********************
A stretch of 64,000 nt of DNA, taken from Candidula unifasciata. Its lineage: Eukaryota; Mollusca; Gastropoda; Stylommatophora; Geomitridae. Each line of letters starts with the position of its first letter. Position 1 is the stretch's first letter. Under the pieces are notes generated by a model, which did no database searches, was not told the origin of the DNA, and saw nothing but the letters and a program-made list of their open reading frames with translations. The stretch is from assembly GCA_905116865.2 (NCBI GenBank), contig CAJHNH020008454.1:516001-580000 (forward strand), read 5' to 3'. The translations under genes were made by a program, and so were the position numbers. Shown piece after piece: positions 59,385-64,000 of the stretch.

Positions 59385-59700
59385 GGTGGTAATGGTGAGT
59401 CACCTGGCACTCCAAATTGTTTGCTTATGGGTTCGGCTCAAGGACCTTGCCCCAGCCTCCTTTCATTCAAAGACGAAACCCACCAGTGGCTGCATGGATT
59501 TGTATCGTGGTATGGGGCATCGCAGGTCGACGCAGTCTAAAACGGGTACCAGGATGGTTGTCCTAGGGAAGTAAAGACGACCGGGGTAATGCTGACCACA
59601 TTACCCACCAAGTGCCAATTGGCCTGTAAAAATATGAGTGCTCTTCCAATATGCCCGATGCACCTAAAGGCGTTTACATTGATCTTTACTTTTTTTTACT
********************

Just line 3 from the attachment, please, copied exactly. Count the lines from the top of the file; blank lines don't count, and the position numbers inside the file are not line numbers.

59385 GGTGGTAATGGTGAGT